Great spotted woodpecker: hello handsome
It is often argued that ornithologists tend to dwell too much on rare or declining birds and ignore those that are flourishing. So here, instead of more doom and gloom, is a brief look at one of the most dynamic of Britain’s birds: the great spotted woodpecker.
For most people, the great spot is the woodpecker for this is the one they see most often in their garden. Thirty years ago you were lucky if you saw a great spotted woodpecker in your garden but now you’re unlucky if you don’t. These handsome black, white and scarlet birds are peanut enthusiasts; once they have discovered a conveniently situated feeder in their territory they will come back again and again often with many repeat visits in a day. They also find suet cakes irresistible.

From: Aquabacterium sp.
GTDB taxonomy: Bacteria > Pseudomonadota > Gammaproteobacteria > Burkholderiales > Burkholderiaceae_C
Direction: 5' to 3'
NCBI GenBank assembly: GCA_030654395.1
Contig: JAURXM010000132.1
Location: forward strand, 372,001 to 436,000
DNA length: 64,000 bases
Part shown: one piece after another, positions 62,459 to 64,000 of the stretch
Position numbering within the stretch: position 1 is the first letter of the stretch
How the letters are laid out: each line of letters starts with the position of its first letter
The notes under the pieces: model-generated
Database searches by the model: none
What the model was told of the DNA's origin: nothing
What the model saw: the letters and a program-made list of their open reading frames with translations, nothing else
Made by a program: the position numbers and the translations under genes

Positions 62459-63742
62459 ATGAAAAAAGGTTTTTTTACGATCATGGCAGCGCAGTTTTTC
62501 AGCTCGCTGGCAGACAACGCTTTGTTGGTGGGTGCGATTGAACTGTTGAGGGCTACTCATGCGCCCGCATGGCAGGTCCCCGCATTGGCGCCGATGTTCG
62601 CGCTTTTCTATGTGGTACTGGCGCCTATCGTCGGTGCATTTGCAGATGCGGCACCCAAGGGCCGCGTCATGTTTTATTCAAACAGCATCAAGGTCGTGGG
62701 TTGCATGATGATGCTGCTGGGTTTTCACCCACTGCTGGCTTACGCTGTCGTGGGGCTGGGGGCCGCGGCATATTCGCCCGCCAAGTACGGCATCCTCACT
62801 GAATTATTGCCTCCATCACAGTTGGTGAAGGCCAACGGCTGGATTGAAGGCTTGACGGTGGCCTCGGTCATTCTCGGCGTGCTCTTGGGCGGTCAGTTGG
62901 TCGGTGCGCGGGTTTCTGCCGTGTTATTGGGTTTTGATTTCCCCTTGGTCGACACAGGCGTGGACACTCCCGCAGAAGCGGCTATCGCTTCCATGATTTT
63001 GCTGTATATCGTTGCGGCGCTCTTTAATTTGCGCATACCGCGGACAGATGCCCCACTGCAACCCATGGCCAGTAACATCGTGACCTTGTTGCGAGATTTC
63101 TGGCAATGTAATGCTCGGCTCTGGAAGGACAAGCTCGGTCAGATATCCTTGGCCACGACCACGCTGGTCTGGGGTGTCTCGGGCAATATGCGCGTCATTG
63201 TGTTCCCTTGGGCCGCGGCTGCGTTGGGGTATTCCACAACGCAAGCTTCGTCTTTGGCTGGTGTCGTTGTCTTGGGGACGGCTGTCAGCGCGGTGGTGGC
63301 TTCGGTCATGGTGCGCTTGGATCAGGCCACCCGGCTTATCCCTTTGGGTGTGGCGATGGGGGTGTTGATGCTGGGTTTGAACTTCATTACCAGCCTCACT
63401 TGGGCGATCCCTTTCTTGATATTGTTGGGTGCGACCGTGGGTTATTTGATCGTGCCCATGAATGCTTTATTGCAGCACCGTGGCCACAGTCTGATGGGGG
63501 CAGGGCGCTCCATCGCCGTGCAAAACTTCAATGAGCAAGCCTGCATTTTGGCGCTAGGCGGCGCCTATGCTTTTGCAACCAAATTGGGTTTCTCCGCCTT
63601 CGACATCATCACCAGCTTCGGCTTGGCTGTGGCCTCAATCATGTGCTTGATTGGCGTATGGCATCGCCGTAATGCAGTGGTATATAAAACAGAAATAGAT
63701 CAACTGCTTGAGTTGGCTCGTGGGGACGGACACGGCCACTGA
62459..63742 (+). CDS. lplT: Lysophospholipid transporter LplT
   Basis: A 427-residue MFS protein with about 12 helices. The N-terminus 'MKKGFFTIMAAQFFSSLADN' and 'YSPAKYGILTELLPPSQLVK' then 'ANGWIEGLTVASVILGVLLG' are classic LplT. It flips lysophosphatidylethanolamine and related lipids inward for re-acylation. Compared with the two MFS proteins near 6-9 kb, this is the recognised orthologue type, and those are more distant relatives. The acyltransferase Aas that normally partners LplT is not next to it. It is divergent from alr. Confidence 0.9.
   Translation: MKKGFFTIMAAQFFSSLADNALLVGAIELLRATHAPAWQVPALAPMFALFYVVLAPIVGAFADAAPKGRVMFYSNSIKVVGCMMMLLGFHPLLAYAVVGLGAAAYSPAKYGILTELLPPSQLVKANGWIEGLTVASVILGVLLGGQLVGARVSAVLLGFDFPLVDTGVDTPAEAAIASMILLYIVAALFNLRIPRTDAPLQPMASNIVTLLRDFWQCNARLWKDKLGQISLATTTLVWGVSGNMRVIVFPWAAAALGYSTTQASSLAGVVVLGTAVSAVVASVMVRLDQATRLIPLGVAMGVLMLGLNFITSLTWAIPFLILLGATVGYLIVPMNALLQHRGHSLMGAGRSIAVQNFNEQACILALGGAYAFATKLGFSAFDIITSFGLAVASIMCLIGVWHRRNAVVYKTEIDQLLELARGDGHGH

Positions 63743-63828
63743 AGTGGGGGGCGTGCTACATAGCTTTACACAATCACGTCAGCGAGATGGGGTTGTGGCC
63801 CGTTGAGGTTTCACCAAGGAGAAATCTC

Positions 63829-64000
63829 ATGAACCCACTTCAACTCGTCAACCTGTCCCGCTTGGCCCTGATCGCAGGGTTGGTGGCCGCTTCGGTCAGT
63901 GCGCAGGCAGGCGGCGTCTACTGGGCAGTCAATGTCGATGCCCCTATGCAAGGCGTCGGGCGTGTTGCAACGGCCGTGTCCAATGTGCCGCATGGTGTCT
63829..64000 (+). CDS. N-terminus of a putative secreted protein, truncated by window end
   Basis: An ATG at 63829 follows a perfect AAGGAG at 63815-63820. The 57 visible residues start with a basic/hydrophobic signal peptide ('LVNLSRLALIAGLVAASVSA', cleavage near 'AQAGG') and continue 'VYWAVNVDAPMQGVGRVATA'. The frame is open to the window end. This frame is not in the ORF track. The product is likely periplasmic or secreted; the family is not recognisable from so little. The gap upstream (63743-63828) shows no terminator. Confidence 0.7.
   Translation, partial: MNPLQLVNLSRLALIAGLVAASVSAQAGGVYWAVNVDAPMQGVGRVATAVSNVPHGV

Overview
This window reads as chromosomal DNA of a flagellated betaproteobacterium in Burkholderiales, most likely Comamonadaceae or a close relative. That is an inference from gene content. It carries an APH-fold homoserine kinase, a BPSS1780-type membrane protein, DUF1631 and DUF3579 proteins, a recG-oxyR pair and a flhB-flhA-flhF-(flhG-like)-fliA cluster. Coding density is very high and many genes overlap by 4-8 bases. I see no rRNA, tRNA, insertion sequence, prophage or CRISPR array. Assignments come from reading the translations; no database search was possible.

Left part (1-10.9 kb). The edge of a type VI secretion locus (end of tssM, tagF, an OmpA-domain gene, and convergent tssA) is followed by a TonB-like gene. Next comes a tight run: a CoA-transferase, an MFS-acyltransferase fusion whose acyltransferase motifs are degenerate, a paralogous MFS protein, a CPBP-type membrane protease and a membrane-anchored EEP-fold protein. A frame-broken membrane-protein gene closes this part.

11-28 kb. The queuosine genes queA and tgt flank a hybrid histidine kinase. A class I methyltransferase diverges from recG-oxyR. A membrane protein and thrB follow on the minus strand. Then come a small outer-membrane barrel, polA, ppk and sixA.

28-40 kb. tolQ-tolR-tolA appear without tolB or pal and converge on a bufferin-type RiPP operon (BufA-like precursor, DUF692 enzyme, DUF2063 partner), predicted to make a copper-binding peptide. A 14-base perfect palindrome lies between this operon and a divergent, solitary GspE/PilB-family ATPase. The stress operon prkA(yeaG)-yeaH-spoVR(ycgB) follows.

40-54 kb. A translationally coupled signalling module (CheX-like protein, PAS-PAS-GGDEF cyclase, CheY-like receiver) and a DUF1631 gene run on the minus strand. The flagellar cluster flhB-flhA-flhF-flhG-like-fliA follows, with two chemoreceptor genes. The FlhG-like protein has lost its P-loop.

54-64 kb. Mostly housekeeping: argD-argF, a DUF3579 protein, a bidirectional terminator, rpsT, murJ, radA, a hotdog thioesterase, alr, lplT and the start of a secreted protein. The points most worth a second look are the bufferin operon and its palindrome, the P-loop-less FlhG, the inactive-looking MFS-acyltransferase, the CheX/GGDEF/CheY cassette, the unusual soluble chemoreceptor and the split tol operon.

As is so often the case, it’s difficult to know for certain what triggered their impressive rise in numbers – figures from the BTO show an increase of over 400% from 1967-2010. The abundance of dead timber as a result of Dutch elm disease back in the 70s and early 80s certainly helped. A change in behaviour is also a possibility: these woodpeckers are less shy than they used to be and this is reflected in their much more frequent visits to gardens. A bird to be enjoyed.